What is causing these health disparities for bisexuals? One last statistic, indicates that bisexual adults were less likely than lesbian, gay, or straight adults to report r or to receive the emotional support they needed. (3) These data confirm what many people in the community know – bisexuals often face stigmatization and exclusion from both the straight AND the LGBTQ community. In their report “Supporting and Caring for Our Bisexual Youth,” the Human Rights Campaign (HRC) notes that “…bisexual youth reported lower levels than their gay and lesbian peers of family acceptance and knowledge of and access to social support systems…bisexual youth were much less likely to be aware of safe spaces for LGBT youth in their community, or to know a supportive adult in their family, school, or community whom they could turn to for support. Bisexual youth were also slightly less likely than gay and lesbian youth to know whether their state government, doctors, or local businesses were accepting of LGBT people. In short, bisexual youth often struggle with their sexual orientation and frequently feel like they have no one to turn to for help.” The same report notes that bisexual youth were also much less likely to be out to their families, friends, peers, and communities. (4)

What’s the connection? We know that social isolation can contribute to poor mental health outcomes, as well as to substance abuse. It’s possible that young people without a strong social support network are more vulnerable to sexual violence and bullying, which is also associated with poor mental health outcomes and high rates of substance abuse. Another factor may be the lack of visibility surrounding bisexuals, and a lack of understanding of bisexuality in general. HRC notes that “myths, stereotypes, and stigma surrounding bisexuals contribute to a unique set of challenges faced by bisexual youth.” (4)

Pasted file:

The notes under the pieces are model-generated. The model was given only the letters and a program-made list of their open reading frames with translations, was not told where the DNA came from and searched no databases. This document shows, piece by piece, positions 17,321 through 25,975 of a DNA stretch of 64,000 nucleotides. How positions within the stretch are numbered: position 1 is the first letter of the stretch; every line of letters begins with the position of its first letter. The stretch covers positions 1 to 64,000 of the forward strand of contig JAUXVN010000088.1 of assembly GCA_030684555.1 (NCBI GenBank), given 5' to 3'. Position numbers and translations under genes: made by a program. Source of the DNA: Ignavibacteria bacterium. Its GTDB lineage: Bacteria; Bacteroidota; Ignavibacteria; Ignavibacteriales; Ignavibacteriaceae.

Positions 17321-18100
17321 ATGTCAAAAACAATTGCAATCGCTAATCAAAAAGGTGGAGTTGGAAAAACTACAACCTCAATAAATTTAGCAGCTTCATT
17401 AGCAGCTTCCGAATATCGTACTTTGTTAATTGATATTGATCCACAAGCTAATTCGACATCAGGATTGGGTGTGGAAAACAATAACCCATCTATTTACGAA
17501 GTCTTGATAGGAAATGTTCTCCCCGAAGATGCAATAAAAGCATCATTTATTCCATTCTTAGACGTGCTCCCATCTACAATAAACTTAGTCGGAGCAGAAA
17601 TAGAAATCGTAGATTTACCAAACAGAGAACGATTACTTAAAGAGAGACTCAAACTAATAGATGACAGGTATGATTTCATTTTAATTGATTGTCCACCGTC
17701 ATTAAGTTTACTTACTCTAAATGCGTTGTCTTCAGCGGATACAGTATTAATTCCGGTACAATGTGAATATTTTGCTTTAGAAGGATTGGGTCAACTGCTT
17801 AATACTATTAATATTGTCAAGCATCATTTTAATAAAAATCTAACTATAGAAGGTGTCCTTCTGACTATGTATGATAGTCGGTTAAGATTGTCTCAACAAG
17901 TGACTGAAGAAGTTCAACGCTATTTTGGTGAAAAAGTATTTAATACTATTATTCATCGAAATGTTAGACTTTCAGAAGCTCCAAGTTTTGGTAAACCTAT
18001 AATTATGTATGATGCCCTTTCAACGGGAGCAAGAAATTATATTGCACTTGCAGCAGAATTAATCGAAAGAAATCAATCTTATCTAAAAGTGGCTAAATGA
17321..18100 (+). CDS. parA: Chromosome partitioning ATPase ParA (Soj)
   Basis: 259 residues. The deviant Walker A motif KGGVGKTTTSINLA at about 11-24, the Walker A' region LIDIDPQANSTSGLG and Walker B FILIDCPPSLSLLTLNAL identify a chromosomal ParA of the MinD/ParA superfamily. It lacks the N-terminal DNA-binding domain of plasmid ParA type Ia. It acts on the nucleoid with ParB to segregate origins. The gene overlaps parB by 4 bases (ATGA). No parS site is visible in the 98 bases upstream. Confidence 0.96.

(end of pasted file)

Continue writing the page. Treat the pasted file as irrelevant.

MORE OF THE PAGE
Let’s move from data to action! What can we do? Here’s are a few suggestions from HRC for people who work with the LGBTQ community.

• Acknowledge and talk about bisexuality, particularly when talking about topics like dating, relationships or sex

• Strive to be as inclusive as possible by using terms like “LGBT” when refer­ring to the community, rather than talking about “gay” rights

• When organizing events, be intentional about including and identifying openly bisexual participants and leaders, and include content specifically related to bisexuality

• Show bisexual youth examples of successful people who identify like they do

• Hold ourselves and other members of the LGBTQ com­munity accountable for biphobia, for addressing the disparate needs of the bisexual community, and for making sure that bisexual youth and adults never feel marginalized, dismissed or stereotyped (4)

Organizations such as Fierce Pride are bringing the unique strengths and challenges of the bisexual community to light. Awareness and inclusion are positive steps towards making sure that bisexuals have the support that they need to be healthy – and it has to start from within the LGBTQ community.

–Danielle Reed, Sexual Violence Epidemiologist/Evaluator, Office of Injury Prevention, NM Department of Health

(1) New Mexico Youth Risk and Resiliency Survey (YRRS), 2013. New Mexico Department of Health and New Mexico Public Education Department.

(2) Centers for Disease Control and Prevention (CDC). (2010). The national intimate partner and sexual violence survey (NISVS). Atlanta, GA: National Center for Injury Prevention and Control, Centers for Disease Control and Prevention.

(3) Tomedi, Laura E. and Padilla, James L. (2013). Health Inequities by Sexual Orientation in New Mexico, 2005–2011. Santa Fe, NM: New Mexico Department of Health.

(4) Andre, A., Brown, J., Delpercio, A., Kahn, E., Nicoll, A., and Sherouse, B. (2014). Supporting and Caring for Our Bisexual Youth. Washington, D.C.: Human Rights Campaign Foundation.